I have the honour to be, &c.
Mr. Foster to Mr. Monroe
Washington, June 20th, 1812.
Sir, I Had the honour, yesterday, to acquaint you, verbally, with the circumstance of His Majesty's schooner Bramble, being on her way to Boston, with the two surviving seamen belonging to the Chesapeake frigate, who, it ivas stipulated, should be returned to that ship. I have reason to believe, that she will touch at New York, on her way to Boston, to communicate with me; and I have therefore to request of you to take the President's pleasure, as to whether she will be admitted to enter at those ports, and suffered to depart unmolested.
I should likewise be obliged to you, if you would inform me, whether His Majesty's packet boat, being a vessel conveying dispatches, and which is daily expected, will be admitted into New York, and allowed to depart , unmolested, as it is probable I shall take my passage in the packet, unless a ship of war should be sent for me from Halifax. I should be much obliged to--you for an early official assurance upon this subject.
I should also be obliged to you to inform me, whether, in consideration of the mutual advantage to be derived therefrom, to the mercantile part of the community in both countries, the packets will in future be allowed to pass freely by the American Government.
I have.the honour to be, &c.
Mr. Monroe to Mr. Foster
Department of State
June 21, 1812.
Sir, I Have had the honour-to receive your letter of the 20th instant. Orders be given to the Collectors of the ports of. New York and Boston, and to the Commanders of the public armed vessels of the United States, to admit His Britanic Majesty's schooner the Bramble, into either of those ports: with the surviving seamen who were taken from the Chesapeake, and to suffer her to depart without molestation. Similar orders will be given in favour of the British packet boat, which you intimate may be soon expected at the port of New York.
At this time no arrangement can be made for a regular communication between the two countries by packets. It will be sufficient to state, that whenever a packet arrives with a flag of truce from your Government, it will be permitted to enter and retire, observing always the regulations applicable to such cases.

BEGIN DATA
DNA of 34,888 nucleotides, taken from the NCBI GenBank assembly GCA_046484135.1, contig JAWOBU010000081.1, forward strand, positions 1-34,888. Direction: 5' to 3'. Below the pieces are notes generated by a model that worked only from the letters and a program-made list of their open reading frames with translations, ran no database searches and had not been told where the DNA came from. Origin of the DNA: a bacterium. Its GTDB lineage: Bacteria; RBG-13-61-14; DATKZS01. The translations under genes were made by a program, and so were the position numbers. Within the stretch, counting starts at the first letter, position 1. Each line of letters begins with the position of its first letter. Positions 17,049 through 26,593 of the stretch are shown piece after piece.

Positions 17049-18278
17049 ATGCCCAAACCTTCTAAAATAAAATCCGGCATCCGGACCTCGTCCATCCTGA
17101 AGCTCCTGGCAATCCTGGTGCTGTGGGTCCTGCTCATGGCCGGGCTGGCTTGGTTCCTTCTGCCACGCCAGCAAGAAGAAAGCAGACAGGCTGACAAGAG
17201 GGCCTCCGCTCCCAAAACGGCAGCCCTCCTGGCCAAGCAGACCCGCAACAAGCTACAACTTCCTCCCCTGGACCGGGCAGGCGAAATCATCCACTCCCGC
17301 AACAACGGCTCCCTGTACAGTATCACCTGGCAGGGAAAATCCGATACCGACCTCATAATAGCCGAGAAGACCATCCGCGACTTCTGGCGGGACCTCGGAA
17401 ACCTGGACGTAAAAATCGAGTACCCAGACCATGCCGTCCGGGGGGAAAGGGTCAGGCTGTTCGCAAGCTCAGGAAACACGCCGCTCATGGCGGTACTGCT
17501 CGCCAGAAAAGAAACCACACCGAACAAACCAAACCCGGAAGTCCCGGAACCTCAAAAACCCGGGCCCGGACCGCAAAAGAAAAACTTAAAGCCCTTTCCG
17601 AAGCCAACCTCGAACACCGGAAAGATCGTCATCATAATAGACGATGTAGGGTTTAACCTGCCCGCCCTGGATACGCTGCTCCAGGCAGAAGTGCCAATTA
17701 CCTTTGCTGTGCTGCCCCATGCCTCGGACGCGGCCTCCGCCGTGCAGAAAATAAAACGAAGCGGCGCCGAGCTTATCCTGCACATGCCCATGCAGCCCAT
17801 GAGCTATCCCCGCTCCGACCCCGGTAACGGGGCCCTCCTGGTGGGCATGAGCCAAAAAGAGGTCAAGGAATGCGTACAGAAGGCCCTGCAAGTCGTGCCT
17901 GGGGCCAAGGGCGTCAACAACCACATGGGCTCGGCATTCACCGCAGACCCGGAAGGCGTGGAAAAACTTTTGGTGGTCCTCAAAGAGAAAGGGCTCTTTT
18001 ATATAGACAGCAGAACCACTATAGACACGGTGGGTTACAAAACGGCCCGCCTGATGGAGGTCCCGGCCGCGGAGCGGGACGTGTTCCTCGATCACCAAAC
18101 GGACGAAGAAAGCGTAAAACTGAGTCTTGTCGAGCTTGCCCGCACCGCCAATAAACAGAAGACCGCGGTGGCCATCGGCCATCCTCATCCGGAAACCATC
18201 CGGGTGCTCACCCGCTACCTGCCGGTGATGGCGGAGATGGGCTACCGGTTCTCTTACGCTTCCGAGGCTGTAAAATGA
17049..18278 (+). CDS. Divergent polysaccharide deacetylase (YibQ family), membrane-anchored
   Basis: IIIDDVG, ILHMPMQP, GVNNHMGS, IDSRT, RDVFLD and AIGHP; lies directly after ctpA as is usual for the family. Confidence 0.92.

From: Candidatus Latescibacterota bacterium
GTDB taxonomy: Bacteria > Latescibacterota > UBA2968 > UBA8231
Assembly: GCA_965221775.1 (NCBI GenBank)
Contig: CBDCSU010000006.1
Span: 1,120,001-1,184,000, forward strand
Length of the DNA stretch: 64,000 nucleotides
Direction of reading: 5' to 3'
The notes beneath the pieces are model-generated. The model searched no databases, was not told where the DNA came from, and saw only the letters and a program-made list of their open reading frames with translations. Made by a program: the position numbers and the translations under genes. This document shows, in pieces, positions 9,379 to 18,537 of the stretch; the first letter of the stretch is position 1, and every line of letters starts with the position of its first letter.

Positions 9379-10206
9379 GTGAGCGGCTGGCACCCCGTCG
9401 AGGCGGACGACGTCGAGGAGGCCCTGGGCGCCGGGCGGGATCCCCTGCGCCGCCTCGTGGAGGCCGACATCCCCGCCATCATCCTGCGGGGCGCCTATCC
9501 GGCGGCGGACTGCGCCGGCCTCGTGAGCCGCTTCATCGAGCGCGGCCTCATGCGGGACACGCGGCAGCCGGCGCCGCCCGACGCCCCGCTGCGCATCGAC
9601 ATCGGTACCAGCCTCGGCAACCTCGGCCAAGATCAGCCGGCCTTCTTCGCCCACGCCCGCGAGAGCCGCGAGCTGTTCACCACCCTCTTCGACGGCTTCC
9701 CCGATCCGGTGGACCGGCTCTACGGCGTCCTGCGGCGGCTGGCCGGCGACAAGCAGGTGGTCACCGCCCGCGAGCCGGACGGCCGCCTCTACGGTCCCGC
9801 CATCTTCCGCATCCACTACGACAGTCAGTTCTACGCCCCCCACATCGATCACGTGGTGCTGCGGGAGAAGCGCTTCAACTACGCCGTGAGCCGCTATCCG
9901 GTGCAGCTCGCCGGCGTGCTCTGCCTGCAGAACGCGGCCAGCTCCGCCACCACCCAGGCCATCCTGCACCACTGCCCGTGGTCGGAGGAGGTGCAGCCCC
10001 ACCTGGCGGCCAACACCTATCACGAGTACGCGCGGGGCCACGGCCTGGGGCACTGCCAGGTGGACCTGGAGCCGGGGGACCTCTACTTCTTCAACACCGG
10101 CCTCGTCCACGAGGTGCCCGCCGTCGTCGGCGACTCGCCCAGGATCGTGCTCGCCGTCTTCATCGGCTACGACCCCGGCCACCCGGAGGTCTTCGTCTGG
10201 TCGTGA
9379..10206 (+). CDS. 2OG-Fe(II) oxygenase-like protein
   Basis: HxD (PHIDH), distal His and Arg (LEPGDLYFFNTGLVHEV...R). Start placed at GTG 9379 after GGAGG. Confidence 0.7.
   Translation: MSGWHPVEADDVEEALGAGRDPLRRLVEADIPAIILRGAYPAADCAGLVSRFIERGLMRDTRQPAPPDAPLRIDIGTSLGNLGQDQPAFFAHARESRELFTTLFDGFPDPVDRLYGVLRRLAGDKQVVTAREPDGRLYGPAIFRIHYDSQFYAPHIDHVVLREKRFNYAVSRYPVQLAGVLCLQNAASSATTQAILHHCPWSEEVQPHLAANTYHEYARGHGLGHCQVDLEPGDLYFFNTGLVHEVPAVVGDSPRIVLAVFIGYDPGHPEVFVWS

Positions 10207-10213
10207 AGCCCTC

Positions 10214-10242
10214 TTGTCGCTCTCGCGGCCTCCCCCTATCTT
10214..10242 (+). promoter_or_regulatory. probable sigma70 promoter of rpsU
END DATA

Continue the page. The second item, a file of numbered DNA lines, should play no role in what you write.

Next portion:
I have the honour to transmit to you a passport for the person to whom you propose to commit your dispatches for your Government.
I have the honour to be, &c.
Mr. Foster to Mr. Monroe
June 21, I8 12.
Sir, I have had the honour to receive your letter of this day's date.
Not having a clear and distinct conception of the footing on which His Majesty's packet boats would be, should they in future enter the harbour of New York with a flag of truce; permit me; to ask you, whether by your expression, of observing always the regulations applicable to such cases," I am to understand that the letters which may be brought by the packets are to be delivered to an American officer, or if they may not be, as usual, received from the Captain of the packet, by the agent for packet boats at New York.
The accommodation, as I conceive, must be mutual to both nations, if the agent were to be allowed to continue receiving the mail as usual, but I fear that any other arrangement would render it impracticable to continue the intercourse.
I beg to observe, that in the case of the war declared by Sweden against Great Britain, the communication by packet boats was not interrupted, as being convenient to individuals in both countries; and it would certainly seem -to be much more a matter of convenience to the subjects and citizens of two countries, whose commercial relations have been so long and so intimately connected.
Allow me to request from you, Sir, an early reply on this point, as my departure will be so immediate.
I have now to ask, whether a schooner, as it appears, named, the Whiting, in the service of His Majesty, which is said in the public papers to be on her way here with dispatches to me, and a King's messenger on board, will be allowed to enter the port of the United States to which she may be bound.
As it is possible that the Bramble schooner may not be the vessel which will convey to Boston the two men to be restored to the Chesapeake, but some other may be dispatched by the Admiral in lieu of her, I trust this will make no difference in the permission to enter the American port.
I have the houour-to be, &c.
A. J. FOSTER.